Listen up, people, to words of wisdom:

“Any intervention that you do to a patient, whether it be surgical or radiation, is never going to make the person (function) better than they are at the present time.” ~ Dr. Tracey Krupski, an assistant professor of urology at the University of Virginia

This statement was in reference to a recent study of 152 men that underwent prostate removal surgery (some only partially).  The men were counseled to educate them of the risks, like erectile dysfunction (ED) and urinary incontinence, and surveyed before the surgery.  The survey questions asked about their expectations of urinary, bowel and sexual function a year post-surgery.

About half of men expected that they would have the same function after surgery as before, and 17% of men anticipated better sexual function after the surgery.  Better sexual function…hmmm….

Following up one year later, the researchers found that  just 36% of men’s expectations for urinary function matched the true outcomes, and 40% of the expectations for sexual function matched reality.

Daniela Wittmann, the sexual health coordinator in the urology department at the University of Michigan and a researcher on the study, said doctors are unable to tell patients specifically how well they are likely to recover their urinary and sexual functions.

“We can only (inform them) in terms of overall statistics, we can’t predict for the individual man” how well he will recover, Wittmann said, “which means that, if in doubt, people tend toward being hopeful and optimistic.”

Duh!  Not that knowing the risks to sexual and urinary function should, or would stop men from getting the surgery; but what’s important to me is that I’m sure most people feel this way with any medical intervention.  Sure, we can call it hopeful…but we can just as well call it misguided.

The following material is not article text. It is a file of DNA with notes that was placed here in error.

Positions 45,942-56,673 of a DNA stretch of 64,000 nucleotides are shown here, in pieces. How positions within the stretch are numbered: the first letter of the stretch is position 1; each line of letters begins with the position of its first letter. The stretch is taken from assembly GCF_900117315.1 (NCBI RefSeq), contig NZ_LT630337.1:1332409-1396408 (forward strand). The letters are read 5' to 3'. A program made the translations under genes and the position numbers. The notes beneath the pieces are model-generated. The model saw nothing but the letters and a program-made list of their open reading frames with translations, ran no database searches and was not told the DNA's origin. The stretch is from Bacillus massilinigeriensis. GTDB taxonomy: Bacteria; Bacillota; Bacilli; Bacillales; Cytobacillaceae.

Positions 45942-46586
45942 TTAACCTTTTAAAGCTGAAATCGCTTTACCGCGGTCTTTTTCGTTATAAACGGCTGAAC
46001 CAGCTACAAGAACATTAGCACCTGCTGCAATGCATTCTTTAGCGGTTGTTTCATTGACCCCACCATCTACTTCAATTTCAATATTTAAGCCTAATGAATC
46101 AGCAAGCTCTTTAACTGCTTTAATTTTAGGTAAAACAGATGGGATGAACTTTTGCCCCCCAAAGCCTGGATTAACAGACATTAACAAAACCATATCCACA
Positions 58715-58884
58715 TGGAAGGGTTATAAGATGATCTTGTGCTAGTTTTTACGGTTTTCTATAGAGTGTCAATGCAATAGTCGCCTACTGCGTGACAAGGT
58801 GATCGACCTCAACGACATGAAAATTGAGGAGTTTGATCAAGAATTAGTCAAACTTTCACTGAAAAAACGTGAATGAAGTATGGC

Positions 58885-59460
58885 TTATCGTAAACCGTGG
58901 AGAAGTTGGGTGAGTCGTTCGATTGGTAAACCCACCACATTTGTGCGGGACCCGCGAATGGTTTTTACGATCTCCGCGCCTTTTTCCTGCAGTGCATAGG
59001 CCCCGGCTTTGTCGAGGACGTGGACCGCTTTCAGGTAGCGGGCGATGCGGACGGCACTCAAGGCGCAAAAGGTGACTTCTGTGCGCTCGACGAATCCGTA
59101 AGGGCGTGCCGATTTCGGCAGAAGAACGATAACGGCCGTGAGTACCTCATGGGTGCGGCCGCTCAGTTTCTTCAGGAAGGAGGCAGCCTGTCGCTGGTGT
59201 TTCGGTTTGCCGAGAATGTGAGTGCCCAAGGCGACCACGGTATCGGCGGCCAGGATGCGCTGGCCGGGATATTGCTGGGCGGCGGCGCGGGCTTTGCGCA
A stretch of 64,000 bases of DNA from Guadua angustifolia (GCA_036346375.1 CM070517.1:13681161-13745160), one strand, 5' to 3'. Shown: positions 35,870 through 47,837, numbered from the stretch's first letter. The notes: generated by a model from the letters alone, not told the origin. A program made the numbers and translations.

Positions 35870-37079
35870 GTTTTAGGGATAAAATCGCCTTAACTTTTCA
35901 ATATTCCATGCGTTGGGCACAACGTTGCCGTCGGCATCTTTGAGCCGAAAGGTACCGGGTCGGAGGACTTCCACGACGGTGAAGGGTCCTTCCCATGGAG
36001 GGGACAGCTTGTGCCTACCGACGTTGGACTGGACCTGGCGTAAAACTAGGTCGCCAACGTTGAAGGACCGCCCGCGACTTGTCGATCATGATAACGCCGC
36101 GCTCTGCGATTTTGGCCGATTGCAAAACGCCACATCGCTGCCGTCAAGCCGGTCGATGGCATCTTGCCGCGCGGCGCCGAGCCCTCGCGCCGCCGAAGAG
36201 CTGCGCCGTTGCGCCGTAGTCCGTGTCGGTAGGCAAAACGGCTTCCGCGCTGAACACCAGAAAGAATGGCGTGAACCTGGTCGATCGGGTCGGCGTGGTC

Far too many people think the progress of modern medicine is such that we can be made ‘good as new’.  Some even believe that we can become bionic–better, stronger, faster…c’mon, geez!

Let me reiterate what the good Dr. Krupski said: You are never going to come out of a surgery or radiation the same or better than you were before.  Duh!  This ain’t science fiction, people!  I know, I know…you saw it in a movie…not there yet!

Listen, you gotta have your prostate removed, so be it.  But elective c-sections, ass-implants, low back surgeries, two, three, four carpal tunnel surgeries, double mastectomies, hysterectomieswhat the f….????? You better understand that the minute your tissue is cut–YOU AREN’T THE SAME!

I see it everyday in my Los Angeles chiropractic practice: people coming in following a bad auto accident, and we work hard to get them back to one hundred percent.  How many do we actually get there?  Not many.  Trauma is trauma.  Cut the flesh…it ain’t a paper cut.  I had an appendectomy five years ago–I’m not the same; wiser but not ‘better’.  That’s a fantasy, peeps.

Let me spell it out:  If you’ve got a choice between letting the innate healing ability of the body do its thing, or removing a body part, think hard.  Looking at enhancing yourself surgically, think hard.  Doctor recommending a ‘routine’ surgery, think hard.  That’s all.  If you still decide to go for it, and they have you take a survey…check the box next to, “not the same; a bit worse.”

One Response to Not the Same; A Bit Worse

  1. Jenny Arata says:

    I can tell you first hand about the woman that I take care of who had colon cancer. They removed half of her large intestine and did a colostomy. This was in 1999. She had radiation and chemo. Five years later she had the colostomy reversed. Guess what? She’s had diarrhea for 6 years, and her radiation burns have never healed. Not only that, but the huge belly scars from the surgery and the internal scarring from the radiation (yes it causes internal, unseen scarring) now gives her constant bowel obstructions. Oh, and she’s completely incontinent. She must take 20 different meds. And she is better????? Nooooooo. This is the best that oncology has to offer? “Let they FOOD be thy medicine and the medicine be thy FOOD.” Smart words to live by. Words she still doesn’t come close to comprehending – and she was a former nurse! Frustrated? Yeah, I’m totally frustrated with her doctors, even if they are top folks at UCLA. When it comes to the body being able to heal itself naturally, they are complete morons.

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